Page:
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LOST (L)EARNINGS

Closing schools for Covid-19 hurts students’ financial future

earning losses school closure coronavirus
REUTERS/Athit Perawongmetha
There may be long-term impacts on learning losses caused by coronavirus.
Alexandra Ossola
By Alexandra Ossola

Special projects editor

As schools worldwide have sent students home to protect against the spread of Covid-19, the impacts of the time spent out of the classroom have begun to come into focus. During the first half of 2020, many students have fallen behind academically as they’ve relied on remote learning, which will make it harder for many to meet grade level expectations. Some might see a loss of the skills they’ve already developed.

Now, researchers are even getting a sense of what those losses might mean for students’ economic prospects into adulthood, according to a new OECD report (pdf). The researchers found that most students will see approximately 3% lower earnings in their careers—likely more for disadvantaged students, broadly defined as students from low-income or low-education households, according to Eric Hanushek, an economist at Stanford University and one of the authors of the report.

The learning losses students have already felt, which may be exacerbated by reopening strategies, “will follow students into the labor market, and both students and their nations are likely to feel the adverse economic outcomes,” the report reads.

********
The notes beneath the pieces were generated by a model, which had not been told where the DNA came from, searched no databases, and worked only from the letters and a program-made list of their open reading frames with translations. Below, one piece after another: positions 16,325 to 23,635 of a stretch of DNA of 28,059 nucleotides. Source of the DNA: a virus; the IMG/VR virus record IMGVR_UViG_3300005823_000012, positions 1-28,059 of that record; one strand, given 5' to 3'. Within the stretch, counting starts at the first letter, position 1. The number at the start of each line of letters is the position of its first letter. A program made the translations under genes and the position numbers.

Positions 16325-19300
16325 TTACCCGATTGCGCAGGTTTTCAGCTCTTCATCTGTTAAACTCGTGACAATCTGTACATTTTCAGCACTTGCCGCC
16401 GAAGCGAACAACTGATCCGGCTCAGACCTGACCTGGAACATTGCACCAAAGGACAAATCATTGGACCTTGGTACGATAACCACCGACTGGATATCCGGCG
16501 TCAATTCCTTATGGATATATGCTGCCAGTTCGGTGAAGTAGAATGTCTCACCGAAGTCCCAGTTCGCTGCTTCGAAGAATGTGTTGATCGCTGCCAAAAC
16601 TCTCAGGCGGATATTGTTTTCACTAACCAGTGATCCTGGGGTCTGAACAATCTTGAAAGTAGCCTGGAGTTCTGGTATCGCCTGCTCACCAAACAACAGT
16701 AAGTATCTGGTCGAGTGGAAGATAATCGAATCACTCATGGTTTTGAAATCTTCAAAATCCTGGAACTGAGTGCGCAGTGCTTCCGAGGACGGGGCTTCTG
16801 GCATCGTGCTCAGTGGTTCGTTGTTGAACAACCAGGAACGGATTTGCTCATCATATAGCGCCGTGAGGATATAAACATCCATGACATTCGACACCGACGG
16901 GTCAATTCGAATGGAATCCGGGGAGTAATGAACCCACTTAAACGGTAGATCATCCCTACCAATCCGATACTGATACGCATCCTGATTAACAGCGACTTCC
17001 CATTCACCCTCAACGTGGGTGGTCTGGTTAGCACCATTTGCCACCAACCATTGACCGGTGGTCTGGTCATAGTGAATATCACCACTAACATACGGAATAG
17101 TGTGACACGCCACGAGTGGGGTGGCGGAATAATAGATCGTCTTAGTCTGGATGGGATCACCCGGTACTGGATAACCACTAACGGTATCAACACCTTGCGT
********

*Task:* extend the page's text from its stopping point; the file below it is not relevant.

The longer schools stay closed, the greater the potential losses, especially for children in countries where greater cognitive skills, and more years of schooling, lead to higher earnings.

Other researchers have estimated economic losses similar to the OECD’s 3% projection; one report from June approximated 2-2.5% loss on earnings in the US, while another from July estimated about 3% for students in the UK.

As a result, nations’ GDPs are also expected to suffer. “For nations, the impact could optimistically be 1.5% lower GDP throughout the remainder of the century and proportionately even lower if education systems are slow to return to prior levels of performance,” according to the OECD report.

The report’s conclusions are based on a wealth of literature linking learning—metrics include years of schooling and test scores—to future income opportunities.

To minimize these losses, the authors of the report recommend improving teacher efficacy—”for example, ensuring that the teachers who are best able to use video and internet instruction have more students, while those best at in-person instruction should concentrate on that,” Hanushek says—as well as providing more individualized instruction to help students catch up.

It will take a long time to see the full economic impact of this period, Hanushek says, though we can have a sense of how kids are doing in the meantime via standardized test scores. He’s also concerned that schools will emerge worse, and not better, once the coronavirus crisis is in the past.

“The thing that people seem to underestimate is the importance of learning,” says Hanushek. “They often seem to assume that just getting a certificate of graduation is what counts—not realizing that a high school diploma can signify very different levels of learning.”

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